<Join>
          relation
    

  • aggElement ::=
       <AggExclude>
       <AggFactCount>
       <AggIgnoreColumn>
       <AggForeignKey>
       <AggMeasure>
       <AggLevel>
    

Logical elements
Element Description
<Cube> A collection of dimensions and measures, all centered on a fact table.
<VirtualCube> A cube defined by combining the dimensions and measures of one or more cubes.
A measure originating from another cube can be a <CalculatedMember>.
<CubeUsages> Base cubes that are imported into a virtual cube
<CubeUsage> Usage of a base cube by a virtual cube.
<VirtualCubeDimension> Usage of a dimension by a virtual cube.
<VirtualCubeMeasure> Usage of a measure by a virtual cube.
<Dimension> Dimension
<DimensionUsage> Usage of a shared dimension by a cube.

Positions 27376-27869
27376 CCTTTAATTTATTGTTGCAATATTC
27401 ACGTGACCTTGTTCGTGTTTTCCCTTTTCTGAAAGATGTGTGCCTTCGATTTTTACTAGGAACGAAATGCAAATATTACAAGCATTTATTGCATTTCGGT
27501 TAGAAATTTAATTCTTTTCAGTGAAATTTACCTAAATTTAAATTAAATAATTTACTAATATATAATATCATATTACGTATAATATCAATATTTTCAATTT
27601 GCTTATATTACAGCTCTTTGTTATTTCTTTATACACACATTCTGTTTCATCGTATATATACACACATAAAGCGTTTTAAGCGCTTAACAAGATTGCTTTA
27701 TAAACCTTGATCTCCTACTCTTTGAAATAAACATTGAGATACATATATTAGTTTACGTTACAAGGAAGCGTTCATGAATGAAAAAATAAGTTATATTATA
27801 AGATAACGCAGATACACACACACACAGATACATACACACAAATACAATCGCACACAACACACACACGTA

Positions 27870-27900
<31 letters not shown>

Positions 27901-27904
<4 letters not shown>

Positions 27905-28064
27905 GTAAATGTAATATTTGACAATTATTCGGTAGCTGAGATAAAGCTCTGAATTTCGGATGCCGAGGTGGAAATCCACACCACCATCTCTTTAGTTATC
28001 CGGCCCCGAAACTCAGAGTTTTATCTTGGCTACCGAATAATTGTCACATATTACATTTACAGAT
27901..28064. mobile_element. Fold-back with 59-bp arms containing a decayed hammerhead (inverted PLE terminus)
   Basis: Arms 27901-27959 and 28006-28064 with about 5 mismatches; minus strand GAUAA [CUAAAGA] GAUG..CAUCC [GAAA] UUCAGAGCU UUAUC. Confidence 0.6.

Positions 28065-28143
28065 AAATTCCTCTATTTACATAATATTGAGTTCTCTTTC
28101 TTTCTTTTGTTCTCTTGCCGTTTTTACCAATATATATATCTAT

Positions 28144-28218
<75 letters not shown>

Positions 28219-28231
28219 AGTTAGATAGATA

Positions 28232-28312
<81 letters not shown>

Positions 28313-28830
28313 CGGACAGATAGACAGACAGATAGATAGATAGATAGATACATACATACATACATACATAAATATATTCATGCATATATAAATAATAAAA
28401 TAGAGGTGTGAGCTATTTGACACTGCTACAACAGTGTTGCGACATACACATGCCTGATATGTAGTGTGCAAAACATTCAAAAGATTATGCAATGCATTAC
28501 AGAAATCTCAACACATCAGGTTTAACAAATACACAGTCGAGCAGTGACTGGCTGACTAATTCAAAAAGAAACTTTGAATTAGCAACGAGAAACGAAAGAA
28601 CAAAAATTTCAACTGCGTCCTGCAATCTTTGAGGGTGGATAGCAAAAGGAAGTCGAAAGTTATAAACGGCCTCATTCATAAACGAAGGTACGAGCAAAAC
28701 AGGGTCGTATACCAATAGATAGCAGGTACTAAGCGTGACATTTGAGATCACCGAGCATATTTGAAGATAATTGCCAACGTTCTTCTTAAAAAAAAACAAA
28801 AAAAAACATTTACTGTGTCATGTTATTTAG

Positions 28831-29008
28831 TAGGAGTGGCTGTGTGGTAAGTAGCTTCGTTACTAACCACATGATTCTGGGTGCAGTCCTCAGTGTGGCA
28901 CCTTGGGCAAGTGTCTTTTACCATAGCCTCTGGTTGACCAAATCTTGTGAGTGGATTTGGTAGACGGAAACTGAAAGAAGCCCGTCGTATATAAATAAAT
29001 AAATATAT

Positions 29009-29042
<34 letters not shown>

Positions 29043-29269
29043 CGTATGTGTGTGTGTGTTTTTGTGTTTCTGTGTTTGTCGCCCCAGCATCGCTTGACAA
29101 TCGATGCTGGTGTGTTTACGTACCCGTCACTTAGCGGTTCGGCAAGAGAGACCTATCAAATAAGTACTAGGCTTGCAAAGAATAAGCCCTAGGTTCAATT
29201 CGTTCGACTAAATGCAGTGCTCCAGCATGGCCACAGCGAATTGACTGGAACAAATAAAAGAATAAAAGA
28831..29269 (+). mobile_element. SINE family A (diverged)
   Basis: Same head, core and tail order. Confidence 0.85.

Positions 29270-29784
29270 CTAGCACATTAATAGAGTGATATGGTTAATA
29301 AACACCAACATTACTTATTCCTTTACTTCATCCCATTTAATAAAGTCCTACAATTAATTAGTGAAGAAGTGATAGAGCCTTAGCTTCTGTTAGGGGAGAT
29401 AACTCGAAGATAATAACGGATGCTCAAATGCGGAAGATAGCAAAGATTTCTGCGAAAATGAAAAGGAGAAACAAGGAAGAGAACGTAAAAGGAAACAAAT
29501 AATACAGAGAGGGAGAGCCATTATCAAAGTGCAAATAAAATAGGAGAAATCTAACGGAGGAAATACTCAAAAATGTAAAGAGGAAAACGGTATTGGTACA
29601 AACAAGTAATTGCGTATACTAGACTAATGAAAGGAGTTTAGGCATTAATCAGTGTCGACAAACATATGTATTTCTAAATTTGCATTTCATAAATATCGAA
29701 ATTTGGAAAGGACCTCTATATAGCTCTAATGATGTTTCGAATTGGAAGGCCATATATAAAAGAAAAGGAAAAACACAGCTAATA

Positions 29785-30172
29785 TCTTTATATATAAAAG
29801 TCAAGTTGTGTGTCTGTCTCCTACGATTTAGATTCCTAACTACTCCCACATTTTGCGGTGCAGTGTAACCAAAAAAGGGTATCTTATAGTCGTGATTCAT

<Hierarchy> Hierarchy
<Level> Level of a hierarchy
<KeyExpression> SQL expression used as key of the level, in lieu of a column.
<NameExpression> SQL expression used to compute the name of a member, in lieu of Level.nameColumn.
<CaptionExpression> SQL expression used to compute the caption of a member, in lieu of Level.captionColumn.
<OrdinalExpression> SQL expression used to sort members of a level, in lieu of Level.ordinalColumn.
<ParentExpression> SQL expression used to compute a measure, in lieu of Level.parentColumn.
<Property> Member property. The definition is against a hierarchy or level, but the property will be available to all members.
<Measure> Measure
<CalculatedMember> A member whose value is derived using a formula, defined as part of a cube.